Singerman set about determining where and how TEDCO could add value to maximize its impact. It didn’t take him long to settle on business incubators and federal research institutions, like those run by the Army, Navy and National Institutes of Health.

Using TEDCO’s initial funding in commissioning studies to identify such opportunities, Singerman helped the organization secure more state funds, which allowed it to add resources and establish an office of its own.

The ability to do a lot with a little became a characteristic of TEDCO, which regularly leveraged its funding and resources by working with partners in the state’s entrepreneurial innovation ecosystem.

TEDCO has followed the same guiding principles since its formation:

  • Focus,
  • Partnerships,
  • Presence,
  • Leverage,
  • Assessment.

“The bones of the organization are similar today, but it’s grown up,” Singerman said. “It has far more resources for investments directly into companies than we had.”

Today TEDCO reaches deeper into the startup lifecycle, expanding funding from the early-stage to pre-seed and perhaps soon the concept stage as well. “We’re going to scale up the investments made in the ecosystem,” LeMaile-Stovall said. “We’re helping early-stage technology companies grow and stay in Maryland.”

TEDCO has stayed true to its core economic development mission and formative principles and has also adhered to the values Singerman established at the outset with its current core values:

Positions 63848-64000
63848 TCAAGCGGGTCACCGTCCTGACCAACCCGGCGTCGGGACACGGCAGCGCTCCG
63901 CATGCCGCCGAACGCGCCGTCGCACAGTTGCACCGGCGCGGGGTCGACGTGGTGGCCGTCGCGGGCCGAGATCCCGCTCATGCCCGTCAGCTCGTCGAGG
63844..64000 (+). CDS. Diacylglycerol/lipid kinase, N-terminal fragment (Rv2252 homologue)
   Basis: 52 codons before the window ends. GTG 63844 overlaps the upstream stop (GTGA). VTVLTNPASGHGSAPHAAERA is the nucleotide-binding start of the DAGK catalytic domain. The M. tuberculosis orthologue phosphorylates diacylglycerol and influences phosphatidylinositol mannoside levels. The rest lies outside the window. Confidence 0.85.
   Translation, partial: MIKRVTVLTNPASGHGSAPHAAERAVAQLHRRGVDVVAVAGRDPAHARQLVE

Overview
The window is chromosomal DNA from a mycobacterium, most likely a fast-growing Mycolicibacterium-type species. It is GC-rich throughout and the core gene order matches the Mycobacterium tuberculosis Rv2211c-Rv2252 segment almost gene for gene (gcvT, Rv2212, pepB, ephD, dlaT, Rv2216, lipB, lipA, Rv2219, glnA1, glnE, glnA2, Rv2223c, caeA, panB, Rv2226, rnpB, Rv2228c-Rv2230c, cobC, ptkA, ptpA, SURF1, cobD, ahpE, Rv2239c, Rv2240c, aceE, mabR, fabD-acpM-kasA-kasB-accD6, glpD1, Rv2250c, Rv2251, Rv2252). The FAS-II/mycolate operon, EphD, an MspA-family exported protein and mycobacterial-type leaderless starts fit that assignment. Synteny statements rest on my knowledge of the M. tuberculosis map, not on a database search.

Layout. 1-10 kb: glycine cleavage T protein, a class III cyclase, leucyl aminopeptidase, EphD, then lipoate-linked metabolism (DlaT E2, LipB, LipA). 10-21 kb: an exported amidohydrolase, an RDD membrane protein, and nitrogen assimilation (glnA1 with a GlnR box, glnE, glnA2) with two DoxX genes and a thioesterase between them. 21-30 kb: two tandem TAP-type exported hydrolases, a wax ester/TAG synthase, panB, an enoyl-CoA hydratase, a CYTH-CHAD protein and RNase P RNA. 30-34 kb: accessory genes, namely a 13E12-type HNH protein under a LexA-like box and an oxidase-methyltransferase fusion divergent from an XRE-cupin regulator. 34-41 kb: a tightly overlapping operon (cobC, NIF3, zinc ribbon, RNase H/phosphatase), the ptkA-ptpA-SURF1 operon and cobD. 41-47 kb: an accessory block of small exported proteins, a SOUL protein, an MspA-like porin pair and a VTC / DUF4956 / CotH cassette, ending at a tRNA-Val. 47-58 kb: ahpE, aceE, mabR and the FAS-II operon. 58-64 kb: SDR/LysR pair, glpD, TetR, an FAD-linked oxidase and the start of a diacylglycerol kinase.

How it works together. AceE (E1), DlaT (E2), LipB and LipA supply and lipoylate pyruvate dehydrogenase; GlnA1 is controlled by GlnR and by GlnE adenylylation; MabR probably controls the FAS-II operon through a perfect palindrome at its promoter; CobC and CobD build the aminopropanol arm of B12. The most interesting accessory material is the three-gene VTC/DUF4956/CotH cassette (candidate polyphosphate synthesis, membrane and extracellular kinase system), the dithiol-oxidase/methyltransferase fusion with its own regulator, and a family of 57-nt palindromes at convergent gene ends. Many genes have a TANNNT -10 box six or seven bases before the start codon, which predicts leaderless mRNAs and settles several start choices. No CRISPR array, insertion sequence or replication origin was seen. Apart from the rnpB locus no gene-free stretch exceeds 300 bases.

• Accountability,
  • Collaboration,
  • Integrity,
  • Respect,
  • Stewardship.

“Our core values act like a lighthouse in a storm,” LeMaile-Stovall said. “Almost 170 people have come through the doors at TEDCO over the years and, although as humans we haven’t always lived up to those core values, we’ve been able to come back and self-correct because the values have been an unwavering guide.”

Building for the future

LeMaile-Stovall expects TEDCO to keep building on the values, principles and mission that have served it for 25 years. One key factor will be its ability to balance funding from the state, private sector, philanthropists and the federal government, he said, likening it to balancing the legs of a four-legged stool.

He similarly sees four key elements in shaping TEDCO’s future:

  • Scaling, making larger investments,
  • Stitching, bringing together different ecosystem elements,
  • Storytelling, demonstrating scope and impact with data,
  • Stickiness, so companies begin, grow and stay in Maryland.

Singerman sees the organization lasting well into the future, just as the Pennsylvania startup he began has done. Ben Franklin Technology Partners of Southeastern Pennsylvania marks 40 years in business this year, as TEDCO celebrates its 25th anniversary.

Coming from someone who knows startups, Singerman’s optimism for TEDCO’s future could be well-founded. Time will tell.

Full story: Maryland Inno – TEDCO has grown from startup to innovation hub since its founding 25 years ago